It’s important to emphasize first that God did not send his Son to the cross as an innocent third party. Christ who bore human sins on the cross did so as God himself. Christ is one with God as part of the Trinity. Father, Son and Holy Spirit are all God. Yet at the same time, in the mystery of the incarnation, Christ bore human sin as a human being. Jesus who is one with God is also one with humanity. Thus when Paul writes “one died for all, and therefore all died,” he does not mean that Christ’s death replaces our death. Instead, Christ’s death includes our death and in so doing his death redeems our death. Because we are one with Christ, what happened to Him happened to us. He was condemned, we were condemned. When he died, we died and suffered our death penalty. But then Christ rose from the dead, and we did too. Through the death and resurrection of Jesus, the deed and the doer finally divide. Our tickets get paid and our guilt get buried. We are now truly free.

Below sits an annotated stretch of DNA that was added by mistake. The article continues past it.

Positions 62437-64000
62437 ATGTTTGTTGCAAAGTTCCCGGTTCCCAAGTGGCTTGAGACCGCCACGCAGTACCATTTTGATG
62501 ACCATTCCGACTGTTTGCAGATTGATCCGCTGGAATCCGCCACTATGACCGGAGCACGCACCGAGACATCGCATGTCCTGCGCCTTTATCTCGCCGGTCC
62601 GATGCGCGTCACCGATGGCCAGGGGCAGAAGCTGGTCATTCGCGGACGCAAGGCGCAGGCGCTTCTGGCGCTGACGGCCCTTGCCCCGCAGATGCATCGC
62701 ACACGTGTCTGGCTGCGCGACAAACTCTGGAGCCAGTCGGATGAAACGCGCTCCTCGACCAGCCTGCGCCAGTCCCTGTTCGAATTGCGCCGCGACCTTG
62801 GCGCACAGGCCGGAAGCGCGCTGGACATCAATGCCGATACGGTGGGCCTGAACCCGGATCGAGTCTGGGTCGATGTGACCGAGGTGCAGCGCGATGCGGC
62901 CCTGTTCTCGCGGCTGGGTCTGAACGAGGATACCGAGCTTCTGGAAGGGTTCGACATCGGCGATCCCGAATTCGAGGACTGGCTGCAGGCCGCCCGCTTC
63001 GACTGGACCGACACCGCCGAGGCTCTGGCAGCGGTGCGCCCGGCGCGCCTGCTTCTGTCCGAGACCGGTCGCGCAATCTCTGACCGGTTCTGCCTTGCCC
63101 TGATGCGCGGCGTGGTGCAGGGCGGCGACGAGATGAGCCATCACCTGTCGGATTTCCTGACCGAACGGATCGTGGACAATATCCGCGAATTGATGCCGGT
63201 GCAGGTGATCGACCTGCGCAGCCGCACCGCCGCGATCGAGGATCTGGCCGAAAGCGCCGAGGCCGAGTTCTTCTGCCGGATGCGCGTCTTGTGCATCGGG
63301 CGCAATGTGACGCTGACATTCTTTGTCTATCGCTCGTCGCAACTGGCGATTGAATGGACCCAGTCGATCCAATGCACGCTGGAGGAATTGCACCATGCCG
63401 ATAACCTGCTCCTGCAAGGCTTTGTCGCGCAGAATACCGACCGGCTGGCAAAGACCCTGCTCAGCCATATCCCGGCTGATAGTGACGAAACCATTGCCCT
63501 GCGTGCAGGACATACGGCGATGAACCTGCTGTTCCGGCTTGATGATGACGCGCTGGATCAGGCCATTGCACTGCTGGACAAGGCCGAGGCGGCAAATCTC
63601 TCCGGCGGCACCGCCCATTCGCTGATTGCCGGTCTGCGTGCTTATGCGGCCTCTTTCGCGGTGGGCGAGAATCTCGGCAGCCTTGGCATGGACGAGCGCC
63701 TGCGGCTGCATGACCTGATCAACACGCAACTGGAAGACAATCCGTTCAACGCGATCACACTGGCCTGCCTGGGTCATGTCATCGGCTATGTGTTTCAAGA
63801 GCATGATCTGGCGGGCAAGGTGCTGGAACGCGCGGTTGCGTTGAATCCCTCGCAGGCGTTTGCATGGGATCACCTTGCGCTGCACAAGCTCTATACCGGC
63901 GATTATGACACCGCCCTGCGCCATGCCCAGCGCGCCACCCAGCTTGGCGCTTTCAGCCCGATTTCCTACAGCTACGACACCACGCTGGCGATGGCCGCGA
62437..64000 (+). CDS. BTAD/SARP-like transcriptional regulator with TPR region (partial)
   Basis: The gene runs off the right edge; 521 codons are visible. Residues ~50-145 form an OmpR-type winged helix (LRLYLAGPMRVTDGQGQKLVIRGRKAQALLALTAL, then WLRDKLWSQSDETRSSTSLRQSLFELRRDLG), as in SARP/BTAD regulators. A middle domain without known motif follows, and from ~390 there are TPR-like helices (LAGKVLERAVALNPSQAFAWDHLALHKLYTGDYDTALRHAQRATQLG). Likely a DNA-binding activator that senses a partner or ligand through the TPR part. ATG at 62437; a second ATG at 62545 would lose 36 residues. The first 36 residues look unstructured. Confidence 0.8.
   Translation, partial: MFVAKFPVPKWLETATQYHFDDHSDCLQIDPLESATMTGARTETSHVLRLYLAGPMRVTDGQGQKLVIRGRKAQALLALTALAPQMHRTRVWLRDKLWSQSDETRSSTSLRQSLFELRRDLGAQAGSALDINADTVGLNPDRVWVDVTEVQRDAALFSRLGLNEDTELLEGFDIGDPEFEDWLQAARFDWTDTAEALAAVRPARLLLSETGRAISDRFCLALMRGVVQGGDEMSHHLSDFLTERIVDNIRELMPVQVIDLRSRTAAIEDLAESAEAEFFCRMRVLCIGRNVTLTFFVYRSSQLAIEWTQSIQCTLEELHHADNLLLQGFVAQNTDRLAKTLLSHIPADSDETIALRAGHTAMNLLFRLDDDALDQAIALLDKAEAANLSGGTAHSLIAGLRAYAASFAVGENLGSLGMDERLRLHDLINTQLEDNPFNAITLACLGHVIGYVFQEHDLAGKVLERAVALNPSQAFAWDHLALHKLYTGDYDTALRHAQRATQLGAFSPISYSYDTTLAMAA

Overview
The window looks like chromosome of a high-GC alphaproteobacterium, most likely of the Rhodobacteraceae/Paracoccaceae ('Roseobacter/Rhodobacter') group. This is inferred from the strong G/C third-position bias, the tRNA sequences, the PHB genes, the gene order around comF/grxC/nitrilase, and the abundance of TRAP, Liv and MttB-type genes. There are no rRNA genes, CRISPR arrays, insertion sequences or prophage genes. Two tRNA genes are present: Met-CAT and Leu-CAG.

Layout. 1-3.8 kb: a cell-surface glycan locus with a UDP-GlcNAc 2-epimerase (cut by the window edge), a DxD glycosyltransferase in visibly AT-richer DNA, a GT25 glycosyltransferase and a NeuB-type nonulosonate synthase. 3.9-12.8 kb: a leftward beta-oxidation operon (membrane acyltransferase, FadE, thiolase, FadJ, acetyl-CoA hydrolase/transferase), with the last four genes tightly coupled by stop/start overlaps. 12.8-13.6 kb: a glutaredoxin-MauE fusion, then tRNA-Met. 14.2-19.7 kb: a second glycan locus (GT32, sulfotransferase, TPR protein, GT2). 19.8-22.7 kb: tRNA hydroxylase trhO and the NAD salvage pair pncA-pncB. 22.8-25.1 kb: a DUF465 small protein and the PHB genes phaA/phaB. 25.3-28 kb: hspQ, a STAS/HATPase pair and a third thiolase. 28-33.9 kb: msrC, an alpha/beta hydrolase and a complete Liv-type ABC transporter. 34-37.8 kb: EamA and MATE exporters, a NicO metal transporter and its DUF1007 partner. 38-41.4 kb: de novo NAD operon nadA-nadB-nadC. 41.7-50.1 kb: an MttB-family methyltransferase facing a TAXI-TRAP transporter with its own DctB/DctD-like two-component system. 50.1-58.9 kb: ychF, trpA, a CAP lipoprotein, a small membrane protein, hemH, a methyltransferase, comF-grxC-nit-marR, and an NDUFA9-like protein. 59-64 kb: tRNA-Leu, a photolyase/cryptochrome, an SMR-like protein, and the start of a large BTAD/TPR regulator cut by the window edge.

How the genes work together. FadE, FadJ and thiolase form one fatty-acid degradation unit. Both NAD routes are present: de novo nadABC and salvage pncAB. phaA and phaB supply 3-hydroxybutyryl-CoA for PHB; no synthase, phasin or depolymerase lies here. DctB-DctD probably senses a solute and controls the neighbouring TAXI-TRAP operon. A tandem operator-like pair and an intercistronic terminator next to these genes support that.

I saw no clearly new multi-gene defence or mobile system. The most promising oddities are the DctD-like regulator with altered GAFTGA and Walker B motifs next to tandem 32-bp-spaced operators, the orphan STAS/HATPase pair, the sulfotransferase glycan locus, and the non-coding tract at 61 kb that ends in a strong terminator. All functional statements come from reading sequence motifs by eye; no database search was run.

And as free people, we are free to be reconciled to God. If we were still guilty, reconciliation with God would not be possible. But in Christ, Paul writes, God “God no longer counts our trespasses against us.” “For our sake he made him to be sin who knew no sin, so that in him we might become the righteousness of God.” We do not make ourselves right with God. God makes us right with himself through Jesus. And because God does it, it is as good as done; which is how Paul can have the audacity to assert that anyone who is in Christ is a new creation now. The old is gone away. Resurrection has started. Everything is brand new. On earth as it is in heaven.